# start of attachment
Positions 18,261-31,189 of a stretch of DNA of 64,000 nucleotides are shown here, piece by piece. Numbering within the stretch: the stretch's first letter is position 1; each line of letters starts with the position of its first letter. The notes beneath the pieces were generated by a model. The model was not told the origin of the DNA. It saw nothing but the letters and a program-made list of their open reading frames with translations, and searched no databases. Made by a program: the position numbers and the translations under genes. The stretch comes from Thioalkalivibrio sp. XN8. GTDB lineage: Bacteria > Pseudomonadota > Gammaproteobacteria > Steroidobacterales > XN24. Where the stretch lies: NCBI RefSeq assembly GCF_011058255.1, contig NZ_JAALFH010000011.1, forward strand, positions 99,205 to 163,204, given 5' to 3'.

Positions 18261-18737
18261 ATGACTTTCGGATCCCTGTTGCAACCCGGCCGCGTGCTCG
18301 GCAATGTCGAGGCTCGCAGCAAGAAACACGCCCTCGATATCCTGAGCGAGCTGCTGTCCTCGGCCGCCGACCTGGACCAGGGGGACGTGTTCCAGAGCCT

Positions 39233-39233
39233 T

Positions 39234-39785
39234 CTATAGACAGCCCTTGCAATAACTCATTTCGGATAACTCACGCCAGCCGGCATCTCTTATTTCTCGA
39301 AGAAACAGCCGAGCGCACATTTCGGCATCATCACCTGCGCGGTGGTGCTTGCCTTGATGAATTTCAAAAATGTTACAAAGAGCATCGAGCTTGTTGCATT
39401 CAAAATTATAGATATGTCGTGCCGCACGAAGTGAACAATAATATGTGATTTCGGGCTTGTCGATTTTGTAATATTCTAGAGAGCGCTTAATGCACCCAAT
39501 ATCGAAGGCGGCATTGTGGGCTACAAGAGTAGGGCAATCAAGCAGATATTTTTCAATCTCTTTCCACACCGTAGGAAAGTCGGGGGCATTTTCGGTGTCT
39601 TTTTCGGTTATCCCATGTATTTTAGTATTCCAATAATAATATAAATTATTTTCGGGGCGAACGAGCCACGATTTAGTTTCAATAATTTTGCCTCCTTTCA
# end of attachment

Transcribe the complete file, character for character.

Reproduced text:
Positions 18,261-31,189 of a stretch of DNA of 64,000 nucleotides are shown here, piece by piece. Numbering within the stretch: the stretch's first letter is position 1; each line of letters starts with the position of its first letter. The notes beneath the pieces were generated by a model. The model was not told the origin of the DNA. It saw nothing but the letters and a program-made list of their open reading frames with translations, and searched no databases. Made by a program: the position numbers and the translations under genes. The stretch comes from Thioalkalivibrio sp. XN8. GTDB lineage: Bacteria > Pseudomonadota > Gammaproteobacteria > Steroidobacterales > XN24. Where the stretch lies: NCBI RefSeq assembly GCF_011058255.1, contig NZ_JAALFH010000011.1, forward strand, positions 99,205 to 163,204, given 5' to 3'.

Positions 18261-18737
18261 ATGACTTTCGGATCCCTGTTGCAACCCGGCCGCGTGCTCG
18301 GCAATGTCGAGGCTCGCAGCAAGAAACACGCCCTCGATATCCTGAGCGAGCTGCTGTCCTCGGCCGCCGACCTGGACCAGGGGGACGTGTTCCAGAGCCT

Positions 39233-39233
39233 T

Positions 39234-39785
39234 CTATAGACAGCCCTTGCAATAACTCATTTCGGATAACTCACGCCAGCCGGCATCTCTTATTTCTCGA
39301 AGAAACAGCCGAGCGCACATTTCGGCATCATCACCTGCGCGGTGGTGCTTGCCTTGATGAATTTCAAAAATGTTACAAAGAGCATCGAGCTTGTTGCATT
39401 CAAAATTATAGATATGTCGTGCCGCACGAAGTGAACAATAATATGTGATTTCGGGCTTGTCGATTTTGTAATATTCTAGAGAGCGCTTAATGCACCCAAT
39501 ATCGAAGGCGGCATTGTGGGCTACAAGAGTAGGGCAATCAAGCAGATATTTTTCAATCTCTTTCCACACCGTAGGAAAGTCGGGGGCATTTTCGGTGTCT
39601 TTTTCGGTTATCCCATGTATTTTAGTATTCCAATAATAATATAAATTATTTTCGGGGCGAACGAGCCACGATTTAGTTTCAATAATTTTGCCTCCTTTCA